"It is better for a president, who would otherwise be returning Egypt to the days of dictatorship, from which God and the will of the people has saved us, to die standing like a tree," spokesman Ayman Ali said, "Rather than be condemned by history and future generations for throwing away the hopes of Egyptians for establishing a democratic life."
Liberal opponents said a rambling late-night television address by Mursi showed he had "lost his mind".
The official spokesman of the Muslim Brotherhood said supporters were willing to become martyrs to defend Mursi.
"There is only one thing we can do: we will stand in between the tanks and the president," Gehad El-Haddad told Reuters at the movement's protest encampment in a Cairo suburb that houses many military installations and is near the presidential palace.
Yet despite Islamist talk of martyrdom and warnings of civil war, the dominant mood in Cairo streets was one of elation rather than foreboding.
Army commander Sisi held a lengthy meeting with the main liberal opposition leader, Nobel peace laureate Mohamed ElBaradei, the top Muslim and Christian religious authorities and leaders of smaller Islamist parties and of the youth protest movement that led the anti-Mursi protests.
State media said they would make a joint announcement of a new political roadmap, with a short transition period to be followed by presidential and parliamentary elections.
The Brotherhood's political arm, the Freedom and Justice Party, refused an invitation to meet Sisi, saying it only recognized the elected president.
Military and political sources were at great pains to deny that the army intervention amounted to a coup. Western diplomats said the international community was bound to condemn the first toppling of a democratically elected president since the Arab Spring uprisings began and to face calls to impose sanctions.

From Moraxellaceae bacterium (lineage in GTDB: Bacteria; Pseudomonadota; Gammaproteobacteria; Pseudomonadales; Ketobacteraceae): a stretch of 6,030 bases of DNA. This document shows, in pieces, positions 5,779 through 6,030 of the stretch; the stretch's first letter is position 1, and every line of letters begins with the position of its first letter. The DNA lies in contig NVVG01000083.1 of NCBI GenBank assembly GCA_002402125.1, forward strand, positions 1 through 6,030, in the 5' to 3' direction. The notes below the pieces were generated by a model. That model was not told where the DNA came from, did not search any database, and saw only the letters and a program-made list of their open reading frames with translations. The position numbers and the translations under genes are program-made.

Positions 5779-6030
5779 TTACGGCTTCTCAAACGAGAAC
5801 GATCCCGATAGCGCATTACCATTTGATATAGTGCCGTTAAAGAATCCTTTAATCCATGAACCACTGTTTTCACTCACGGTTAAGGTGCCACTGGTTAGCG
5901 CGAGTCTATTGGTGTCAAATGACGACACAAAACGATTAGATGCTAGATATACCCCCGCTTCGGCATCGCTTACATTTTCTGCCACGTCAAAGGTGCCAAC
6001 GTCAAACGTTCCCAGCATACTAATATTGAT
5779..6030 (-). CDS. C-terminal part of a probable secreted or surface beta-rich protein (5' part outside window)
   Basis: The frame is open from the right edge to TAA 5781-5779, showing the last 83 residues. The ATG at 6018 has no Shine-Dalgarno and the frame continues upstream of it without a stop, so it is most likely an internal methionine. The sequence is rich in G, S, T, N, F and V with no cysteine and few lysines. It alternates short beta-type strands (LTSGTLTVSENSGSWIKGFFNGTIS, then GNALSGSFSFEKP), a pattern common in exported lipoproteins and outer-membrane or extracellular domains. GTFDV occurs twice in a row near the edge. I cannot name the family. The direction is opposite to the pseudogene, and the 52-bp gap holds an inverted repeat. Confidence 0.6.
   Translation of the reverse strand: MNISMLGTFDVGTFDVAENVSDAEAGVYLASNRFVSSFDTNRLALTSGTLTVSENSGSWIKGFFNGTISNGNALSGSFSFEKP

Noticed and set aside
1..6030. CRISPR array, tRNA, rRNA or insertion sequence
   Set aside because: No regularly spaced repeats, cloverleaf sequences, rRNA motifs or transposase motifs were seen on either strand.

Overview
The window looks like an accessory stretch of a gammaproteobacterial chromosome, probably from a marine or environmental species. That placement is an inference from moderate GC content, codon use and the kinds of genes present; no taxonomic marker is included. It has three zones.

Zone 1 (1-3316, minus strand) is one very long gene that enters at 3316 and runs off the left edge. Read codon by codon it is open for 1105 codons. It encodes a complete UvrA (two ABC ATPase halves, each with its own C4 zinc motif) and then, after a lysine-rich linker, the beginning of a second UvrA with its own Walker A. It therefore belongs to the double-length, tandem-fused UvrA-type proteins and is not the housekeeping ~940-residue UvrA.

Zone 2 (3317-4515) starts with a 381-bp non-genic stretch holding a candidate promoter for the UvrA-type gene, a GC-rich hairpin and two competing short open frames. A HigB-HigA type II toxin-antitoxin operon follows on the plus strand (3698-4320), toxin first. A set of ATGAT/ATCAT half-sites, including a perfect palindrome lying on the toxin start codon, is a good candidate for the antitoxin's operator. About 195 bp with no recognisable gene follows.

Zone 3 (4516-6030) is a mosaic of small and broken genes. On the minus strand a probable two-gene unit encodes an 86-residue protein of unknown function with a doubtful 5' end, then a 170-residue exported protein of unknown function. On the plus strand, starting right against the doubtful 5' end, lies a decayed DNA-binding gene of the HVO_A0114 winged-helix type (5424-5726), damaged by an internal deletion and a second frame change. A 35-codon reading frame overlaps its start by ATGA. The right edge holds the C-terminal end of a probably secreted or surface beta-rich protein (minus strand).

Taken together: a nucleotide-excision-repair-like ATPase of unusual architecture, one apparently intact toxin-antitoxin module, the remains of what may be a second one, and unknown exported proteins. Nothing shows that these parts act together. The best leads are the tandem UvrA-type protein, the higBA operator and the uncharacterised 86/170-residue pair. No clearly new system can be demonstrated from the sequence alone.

The U.S. State Department, in comments made after the military ultimatum expired, said the United States was "very concerned" about the situation in Egypt but could not confirm that a military coup was under way.
As if Mursi were still in charge, it said he must do more to be responsive to the concerns of the Egyptian people.
The state-run Al-Ahram newspaper said Mursi was expected to either step down or be removed from office and the army would set up a three-member presidential council to be chaired by the head of the Supreme Constitutional Court.
At least 16 people, mostly supporters of the president, were killed and about 200 wounded when gunmen opened fire overnight on pro-Mursi demonstrators at Cairo University.
The Brotherhood accused police of the shooting. The Interior Ministry said it was investigating and the governor of Giza province, where the clash occurred, submitted his resignation.
In central Cairo, many stores were shuttered and traffic unusually light. The stock market index recovered losses to close just 0.3 percent lower on hopes of a rapid solution to the crisis.
The Egyptian pound weakened against the dollar at a currency auction, and banks closed early, before the army deadline.
For the first time in many months, uniformed police were back patrolling the streets, and the Interior Ministry said in a statement it would "confront all forms of violence".
"I could tell that the police are back with their full power on the streets like the old days before the January 25 revolution," said Amir Aly, 25, a protester outside the presidential palace.
Military sources told Reuters the army had drafted a plan to sideline Mursi, suspend the constitution and dissolve the Islamist-dominated upper house of parliament.
Coordinated with political leaders, an interim council would rule pending changes to the Islamist-tinged constitution and new presidential elections, the military sources said.
(Reporting by Asma Alsharif, Alexander Dziadosz, Shaimaa Fayed, Maggie Fick, Alastair Macdonald, Shadia Nasralla, Tom Perry, Yasmine Saleh, Paul Taylor, Ahmed Tolba and Patrick Werr in Cairo, Abdelrahman Youssef in Alexandria, Yursi Mohamed in Ismailia and Phil Stewart in Washington; Writing by Paul Taylor; Editing by Peter Millership and Giles Elgood)